Carbo once claimed he had controlled the welterweight division for 25 years. An illustration was presented with regard to Johnny Saxton. A Carbo/Palmero fighter Saxton lost the welterweight title to Tony De Marco another Carbo owned fighter. Palermo managed Saxton so of course there was a return bout clause. However there was pressure within boxing for Carmen Basilio to get a title shot as despite a run of good wins he had been avoided. Even though Basilio was not owned by Carbo he was given a title shot. Saxton was told to waive his right to the return bout with De Marco and assured that he would get his title back. Basilio complicated matters by beating De Marco to win the title and beat then him again in a defence. Saxton got his promised chance and regained the title with a unanimous decision over Basilio a result that was universally condemned with two judges having Saxton winning by seven points. A promise kept but the decision caused such a stink that this time it was Basilio who had to be given a return and he beat Saxton inside the distance.
Top managers such as Jack (Doc) Kearns, Lou Viscousi and Willie Ketchum all worked with the IBC and Carbo. Typical of the deals was when Viscousi managed lightweight champion Joe Brown before Orlando Zuleta was approved to challenge Brown the promoter, a non-Carbo man, had to pay Carbo $5,000 and if Zuleta won Viscousi would get a piece of Zuleta.
A St. Louis police detective stated that Sonny Liston was owned by Carbo and others with Liston’s manager John Vitale and Palermo each having a 12% share, two unnamed others also having 12% each and Carbo 52%. Carbo made decisions that affected the careers of Jake LaMotta, Willie Pep Tony DeMarco and many many others. To get a title fight or fight on a TV card the fighters needed the approval of Carbo and Norris and that approval was conditionally on the fighter signing a long term exclusive contract with the IBC so even if they slipped up and a non-Carbo fighter such as Basilio won the title they still owned him through the IBC.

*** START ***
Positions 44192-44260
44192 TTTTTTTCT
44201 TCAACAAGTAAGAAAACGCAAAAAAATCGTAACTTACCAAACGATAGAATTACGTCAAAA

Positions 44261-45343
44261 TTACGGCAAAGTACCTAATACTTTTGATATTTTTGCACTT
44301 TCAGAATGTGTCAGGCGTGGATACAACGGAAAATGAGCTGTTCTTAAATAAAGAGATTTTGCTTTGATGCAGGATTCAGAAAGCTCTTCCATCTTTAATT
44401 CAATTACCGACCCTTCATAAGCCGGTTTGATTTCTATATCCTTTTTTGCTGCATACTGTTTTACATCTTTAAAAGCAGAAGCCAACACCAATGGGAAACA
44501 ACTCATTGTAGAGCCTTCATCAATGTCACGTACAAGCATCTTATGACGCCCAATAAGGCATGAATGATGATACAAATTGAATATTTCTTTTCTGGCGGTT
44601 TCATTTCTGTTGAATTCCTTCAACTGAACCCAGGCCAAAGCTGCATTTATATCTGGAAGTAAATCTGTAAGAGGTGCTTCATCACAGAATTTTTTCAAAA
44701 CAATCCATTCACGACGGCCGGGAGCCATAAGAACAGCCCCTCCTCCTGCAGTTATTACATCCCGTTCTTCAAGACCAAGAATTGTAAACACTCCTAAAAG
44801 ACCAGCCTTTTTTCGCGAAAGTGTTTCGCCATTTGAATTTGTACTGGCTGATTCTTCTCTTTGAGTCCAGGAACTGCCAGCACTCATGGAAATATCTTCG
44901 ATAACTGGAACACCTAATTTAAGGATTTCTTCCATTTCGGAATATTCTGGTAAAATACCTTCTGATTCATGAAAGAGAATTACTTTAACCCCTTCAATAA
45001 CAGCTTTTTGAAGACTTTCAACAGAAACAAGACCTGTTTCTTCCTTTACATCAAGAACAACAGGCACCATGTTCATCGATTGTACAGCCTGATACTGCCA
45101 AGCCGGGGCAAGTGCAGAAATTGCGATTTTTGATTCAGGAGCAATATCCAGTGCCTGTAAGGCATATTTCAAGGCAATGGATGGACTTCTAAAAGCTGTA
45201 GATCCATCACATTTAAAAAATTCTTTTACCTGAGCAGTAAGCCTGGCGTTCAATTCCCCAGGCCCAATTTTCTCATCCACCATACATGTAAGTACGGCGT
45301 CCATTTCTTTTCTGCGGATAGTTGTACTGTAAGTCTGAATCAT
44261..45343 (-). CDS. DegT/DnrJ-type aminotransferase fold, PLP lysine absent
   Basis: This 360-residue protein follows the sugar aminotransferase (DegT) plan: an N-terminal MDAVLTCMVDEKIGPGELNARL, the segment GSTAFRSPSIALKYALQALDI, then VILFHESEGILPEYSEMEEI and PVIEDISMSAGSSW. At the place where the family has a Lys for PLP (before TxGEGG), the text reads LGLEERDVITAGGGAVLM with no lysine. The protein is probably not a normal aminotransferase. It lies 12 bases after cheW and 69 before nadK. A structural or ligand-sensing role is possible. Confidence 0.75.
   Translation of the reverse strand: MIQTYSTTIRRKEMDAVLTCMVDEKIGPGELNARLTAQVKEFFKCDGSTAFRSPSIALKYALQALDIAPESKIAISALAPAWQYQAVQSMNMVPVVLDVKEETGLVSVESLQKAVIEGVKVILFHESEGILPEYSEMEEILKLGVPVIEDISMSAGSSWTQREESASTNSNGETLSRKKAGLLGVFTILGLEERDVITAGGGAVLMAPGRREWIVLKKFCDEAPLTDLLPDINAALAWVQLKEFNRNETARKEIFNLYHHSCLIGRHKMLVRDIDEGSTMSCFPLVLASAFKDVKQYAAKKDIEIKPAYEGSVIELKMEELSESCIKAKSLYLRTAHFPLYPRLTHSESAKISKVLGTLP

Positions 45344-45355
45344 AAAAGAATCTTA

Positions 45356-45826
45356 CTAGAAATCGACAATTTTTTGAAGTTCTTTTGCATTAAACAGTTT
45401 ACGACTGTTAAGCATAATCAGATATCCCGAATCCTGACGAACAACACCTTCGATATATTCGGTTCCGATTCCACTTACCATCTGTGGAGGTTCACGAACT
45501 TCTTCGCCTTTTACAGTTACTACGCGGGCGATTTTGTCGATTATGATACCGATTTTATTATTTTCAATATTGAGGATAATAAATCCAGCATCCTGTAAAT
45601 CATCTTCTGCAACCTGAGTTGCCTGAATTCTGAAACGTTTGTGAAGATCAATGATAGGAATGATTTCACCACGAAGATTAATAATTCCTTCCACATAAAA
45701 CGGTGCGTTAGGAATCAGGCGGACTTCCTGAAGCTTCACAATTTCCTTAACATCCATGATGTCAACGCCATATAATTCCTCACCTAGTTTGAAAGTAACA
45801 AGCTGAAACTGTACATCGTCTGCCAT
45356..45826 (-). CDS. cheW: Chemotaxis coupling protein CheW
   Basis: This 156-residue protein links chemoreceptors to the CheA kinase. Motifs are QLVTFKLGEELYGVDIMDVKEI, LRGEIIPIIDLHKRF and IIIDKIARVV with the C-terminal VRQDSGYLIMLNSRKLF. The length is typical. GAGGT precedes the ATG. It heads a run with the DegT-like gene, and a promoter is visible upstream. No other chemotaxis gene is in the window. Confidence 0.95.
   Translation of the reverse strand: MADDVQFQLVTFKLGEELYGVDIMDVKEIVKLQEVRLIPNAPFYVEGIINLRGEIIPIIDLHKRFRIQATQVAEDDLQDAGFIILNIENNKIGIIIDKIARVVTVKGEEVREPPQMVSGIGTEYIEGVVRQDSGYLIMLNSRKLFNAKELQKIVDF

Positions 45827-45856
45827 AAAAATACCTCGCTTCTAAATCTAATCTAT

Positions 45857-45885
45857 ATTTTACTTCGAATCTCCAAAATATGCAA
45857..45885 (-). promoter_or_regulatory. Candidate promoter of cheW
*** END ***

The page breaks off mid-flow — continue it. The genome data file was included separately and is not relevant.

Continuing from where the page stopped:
Incident after incident was revealed where Carbo and Norris decided the fate of boxers whilst sitting around a table at restaurant just across the road from the Garden and how Norris climbed on the gravy train taking cuts and shares from their dealings.
Due to illness Norris was allowed to give his evidence to the Senate committee in private. Norris was forced to admit that the testimony he had given to the New York State Athletic Commission in 1955 about his “rare” meetings with Carbo was a lie. He could afford to do so as the statute of limitations on perjury was five years and the Senate hearings were held more than five years after he gave his testimony in New York. With the dissolution of the IBC Norris was no longer involved in boxing but the revelations of his working relationship with Carbo seemed of little consequence. Norris had been part of a consortium that purchased the Chicago Blackhawks in 1946 and was chairman of the team when the club won the Stanley Cup in 1961 leading to Norris being elected to the Hockey Hall of Fame in 1962. He had suffered from heart trouble for some time and died in February 1966 when his reported net worth was $250 million a contrast to fighters he helped screw such as Ike Williams who died penniless. True to his IBC business practices to the end just before his death Norris arranged for a National Hockey League franchise to be awarded to St Louis even though no one from St. Louis had applied for the franchise-and Norris just happened to own the St. Louis Arena.